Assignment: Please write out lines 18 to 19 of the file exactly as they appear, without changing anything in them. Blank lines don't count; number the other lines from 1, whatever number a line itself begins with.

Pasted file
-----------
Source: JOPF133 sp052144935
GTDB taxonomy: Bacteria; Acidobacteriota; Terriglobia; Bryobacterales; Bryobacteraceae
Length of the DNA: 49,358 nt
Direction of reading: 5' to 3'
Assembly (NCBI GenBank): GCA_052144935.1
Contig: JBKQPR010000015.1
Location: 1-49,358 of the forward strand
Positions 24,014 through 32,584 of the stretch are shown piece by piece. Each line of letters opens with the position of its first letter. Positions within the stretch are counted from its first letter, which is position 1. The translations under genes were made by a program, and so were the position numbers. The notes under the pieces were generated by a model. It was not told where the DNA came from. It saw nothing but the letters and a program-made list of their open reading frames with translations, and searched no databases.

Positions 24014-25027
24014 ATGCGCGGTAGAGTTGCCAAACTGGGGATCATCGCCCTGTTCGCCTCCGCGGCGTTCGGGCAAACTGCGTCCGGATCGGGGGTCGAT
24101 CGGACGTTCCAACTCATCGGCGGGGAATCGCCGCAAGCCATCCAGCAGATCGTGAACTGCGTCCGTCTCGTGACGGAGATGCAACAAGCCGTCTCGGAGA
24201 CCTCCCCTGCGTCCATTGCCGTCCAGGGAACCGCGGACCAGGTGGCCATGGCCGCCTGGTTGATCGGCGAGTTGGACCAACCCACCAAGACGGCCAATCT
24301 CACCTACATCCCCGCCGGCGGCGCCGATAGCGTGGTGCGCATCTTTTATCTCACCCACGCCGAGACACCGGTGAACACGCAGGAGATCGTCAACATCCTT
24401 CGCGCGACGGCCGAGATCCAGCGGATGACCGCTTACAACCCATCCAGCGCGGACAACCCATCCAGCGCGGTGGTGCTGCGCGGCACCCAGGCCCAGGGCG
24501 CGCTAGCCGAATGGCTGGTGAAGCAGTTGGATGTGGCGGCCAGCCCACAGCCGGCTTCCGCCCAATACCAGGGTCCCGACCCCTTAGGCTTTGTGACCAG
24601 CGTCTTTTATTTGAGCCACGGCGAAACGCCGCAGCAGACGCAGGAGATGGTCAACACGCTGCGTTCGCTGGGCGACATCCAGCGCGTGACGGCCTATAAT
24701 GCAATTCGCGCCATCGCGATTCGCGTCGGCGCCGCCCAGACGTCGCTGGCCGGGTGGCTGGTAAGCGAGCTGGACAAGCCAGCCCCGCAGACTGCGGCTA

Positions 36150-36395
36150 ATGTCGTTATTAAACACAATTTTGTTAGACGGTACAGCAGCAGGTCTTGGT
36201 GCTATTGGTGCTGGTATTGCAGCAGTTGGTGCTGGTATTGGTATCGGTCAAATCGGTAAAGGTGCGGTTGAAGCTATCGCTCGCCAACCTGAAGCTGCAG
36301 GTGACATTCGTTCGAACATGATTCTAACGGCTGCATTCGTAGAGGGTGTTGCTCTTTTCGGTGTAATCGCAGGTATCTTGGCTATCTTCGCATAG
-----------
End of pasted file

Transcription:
Positions 36150-36395
36150 ATGTCGTTATTAAACACAATTTTGTTAGACGGTACAGCAGCAGGTCTTGGT